• Probably no First Ladies, either, though Michelle Obama with children’s health and Laura Bush with reading would honor both the office of the First Lady and the office of Grand Marshal.
  • Supreme Court Justices come with a double whammy: politics and the tendency for it to rain buckets when they serve.

Some conjectures from Facebook

  • Oprah Winfrey is at the top of the list for many people who follow “All Things Rose Parade” on Facebook.
  • Tommy Lasorda’s name was put into the hat, as was Jimmy Carter’s—two very different men.
  • Father Gregory Boyle, who founded Homeboy Industries here in Los Angeles, was a suggestion, because “He has touched so many lives despite great risk to himself at times.”
  • A list of women was submitted, with their accomplishments: Jody Williams who won the Nobel Peace prize, union organizer Dolores Huerta, the Mothers of East LA who prevented the prison from being built in their community, Penny Newman, who fought to get the Stringfellow Acid Pits cleaned up.
  • And from yours truly, Bill & Melinda Gates, for the work of their foundation; Gustavo Dudamel for the energy he has brought to music in Los Angeles, public schools, and all over the country; Josh Gad for calling critically ill children and speaking to them as Olaf from Frozen; or an organization, such as Doctors Without Borders.

These are all good guesses, but my peanuts are on Jimmy Carter and his wife Roslyn. They put their hands to the plow as well as in their pockets. They hammer and saw for Habitat for Humanity and travel around the world to monitor elections. Among many projects, the Carter Center has worked to eradicate diseases and vectors such as Guinea worm, river blindness, malaria, and others. Roslyn took an active part in the Presidency, sitting in on cabinet meetings and offering advice. Jimmy wrote many books on peace and reconciliation, including one directed at middle schoolers. He won the 2002 Nobel Peace Prize for the Carter Center’s work “to find peaceful solutions to international conflicts, to advance democracy and human rights, and to promote economic and social development.”

What are your guesses?

 

Buy tickets to the coronation of the 100th Rose Queen & presentation of 2018 Royal Court

99th Rose Queen Victoria

by Laura Berthold Monteros

One of the most exciting events in Pasadena is the announcement and coronation of the Rose Queen, who will ride at the top of the Queen & Court float in the Rose Parade on New Year’s Day. The 2018 Queen will have a very special place in the Tournament of Roses Queen’s Club, because she will be the 100th young woman to hold that title. E-Tickets are now on sale at Sharp Seating for this very special event.

The announcement and coronation of the 100th Rose Queen takes place on Wednesday, Oct. 18 in the Pasadena Playhouse, 39 S. El Molino. There is a public reception at 6 p.m. and the program starts promptly at 7 p.m. Tickets are $40 for general admission and $15 for students. The student price encourages classmates and friends of the seven members of the Royal Court to come. The Rose Queen is chosen from among these seven young women.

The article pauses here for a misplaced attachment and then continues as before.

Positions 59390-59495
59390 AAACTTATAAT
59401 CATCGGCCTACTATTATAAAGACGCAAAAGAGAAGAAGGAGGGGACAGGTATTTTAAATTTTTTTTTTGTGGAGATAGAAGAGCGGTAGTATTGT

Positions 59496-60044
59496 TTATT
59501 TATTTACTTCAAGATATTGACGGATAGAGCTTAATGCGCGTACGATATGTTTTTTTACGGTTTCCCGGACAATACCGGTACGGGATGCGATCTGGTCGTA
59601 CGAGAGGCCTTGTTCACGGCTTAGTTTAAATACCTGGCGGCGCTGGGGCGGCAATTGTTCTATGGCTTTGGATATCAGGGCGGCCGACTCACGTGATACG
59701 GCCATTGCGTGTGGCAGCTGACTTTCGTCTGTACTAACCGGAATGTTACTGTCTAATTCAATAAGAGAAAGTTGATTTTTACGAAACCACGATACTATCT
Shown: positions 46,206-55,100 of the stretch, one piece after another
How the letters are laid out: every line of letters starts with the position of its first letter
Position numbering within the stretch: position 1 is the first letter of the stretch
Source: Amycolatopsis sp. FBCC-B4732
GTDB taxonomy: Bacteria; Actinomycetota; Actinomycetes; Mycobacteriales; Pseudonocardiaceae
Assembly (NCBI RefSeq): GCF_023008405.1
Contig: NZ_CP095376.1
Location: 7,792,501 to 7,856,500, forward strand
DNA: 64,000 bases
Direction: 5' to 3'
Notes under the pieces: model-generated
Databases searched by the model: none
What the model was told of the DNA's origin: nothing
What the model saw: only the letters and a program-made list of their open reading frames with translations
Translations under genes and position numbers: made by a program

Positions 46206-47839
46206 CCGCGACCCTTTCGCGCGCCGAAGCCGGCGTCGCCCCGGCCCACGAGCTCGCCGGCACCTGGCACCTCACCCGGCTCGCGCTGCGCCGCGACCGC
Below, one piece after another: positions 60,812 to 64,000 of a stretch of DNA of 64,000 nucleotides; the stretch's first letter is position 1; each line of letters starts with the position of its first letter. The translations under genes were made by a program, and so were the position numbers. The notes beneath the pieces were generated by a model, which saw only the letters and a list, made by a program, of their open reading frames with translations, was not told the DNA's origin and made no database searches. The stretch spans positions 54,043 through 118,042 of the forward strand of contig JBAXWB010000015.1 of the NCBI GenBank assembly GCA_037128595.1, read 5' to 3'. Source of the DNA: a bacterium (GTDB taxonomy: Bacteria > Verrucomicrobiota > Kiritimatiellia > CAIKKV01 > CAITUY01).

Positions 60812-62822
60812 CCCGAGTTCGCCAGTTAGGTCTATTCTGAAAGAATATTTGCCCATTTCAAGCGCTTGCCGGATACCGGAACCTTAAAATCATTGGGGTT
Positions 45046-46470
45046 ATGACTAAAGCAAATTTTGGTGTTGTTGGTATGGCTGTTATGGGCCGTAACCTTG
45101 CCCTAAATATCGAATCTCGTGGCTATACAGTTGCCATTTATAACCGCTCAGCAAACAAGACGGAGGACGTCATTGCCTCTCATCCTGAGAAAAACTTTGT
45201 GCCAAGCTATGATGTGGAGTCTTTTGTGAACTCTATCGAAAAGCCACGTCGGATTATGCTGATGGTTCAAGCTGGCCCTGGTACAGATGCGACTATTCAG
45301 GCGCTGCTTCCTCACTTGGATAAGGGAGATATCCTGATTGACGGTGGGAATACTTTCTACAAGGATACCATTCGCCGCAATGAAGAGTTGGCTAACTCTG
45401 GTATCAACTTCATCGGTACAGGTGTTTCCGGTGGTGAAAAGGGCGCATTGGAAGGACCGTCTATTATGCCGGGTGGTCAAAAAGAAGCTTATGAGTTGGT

For all the news on the Royal Court and lots of photos, be sure to check out the Royal Court page on The Rose Examiner website.

Tournament of Roses 2018 Royal Court Princess profiles

Suddenly Stars: The 2018 Tournament of Roses Royal Court

Julianne Elise Lauenstein, La Cañada HS; Sydney Grace Pickering, Arcadia HS; Savannah Rose Bradley, Pasadena HS; Georgia Jane Cervenka, La Cañada HS; Lauren Elizabeth Buehner, Arcadia HS; Isabella Marie Marez, La Salle HS; Alexandra Marie Artura, Flintridge Sacred Heart Academy

 

by Laura Berthold Monteros

One of seven amazing young women will be the 100th Rose Queen, reigning over the 129th Rose Parade and 104th Rose Bowl Game, which take place on Jan. 1, 2018. All of them will be Pasadena Royalty, serving as ambassadors for the Tournament of Roses and the City of Pasadena, as well as their own communities and schools. On Monday on the south porch of Tournament House, 37 finalists stood waiting for Pres. Lance Tibbet to announce the names of the girls chosen for this role. Each one is outstanding, as readers will discover, and lives out the theme “Making a Difference.”

Be sure to check out the gallery below for photos and more about the Royal Court announcement. For more articles on the 2018 Royal Court, visit our special 2018 Royal Court page.

Queen & Court Committee Chair Dave Link gave a brief history of the Rose Parade queens, and then called the name and number of each finalist. After they took their places on the south steps of Tournament House, Pres. Tibbet came to the lectern.

“We acknowledge the 99 special women who made this possible,” he said of the previous queens, and noted the high level of character and comportment they had established. Referring to the finalists, he said, “These young women have been making a difference in the community.” He opened envelopes and read the schools and names of the Royal Court members.

When the ceremony was over, we asked each Princess two questions: “What do you want to accomplish as a Rose Princess?” and “Why did you want to be on the Court?” Here are their answers, along with bios provided by the Tournament of Roses.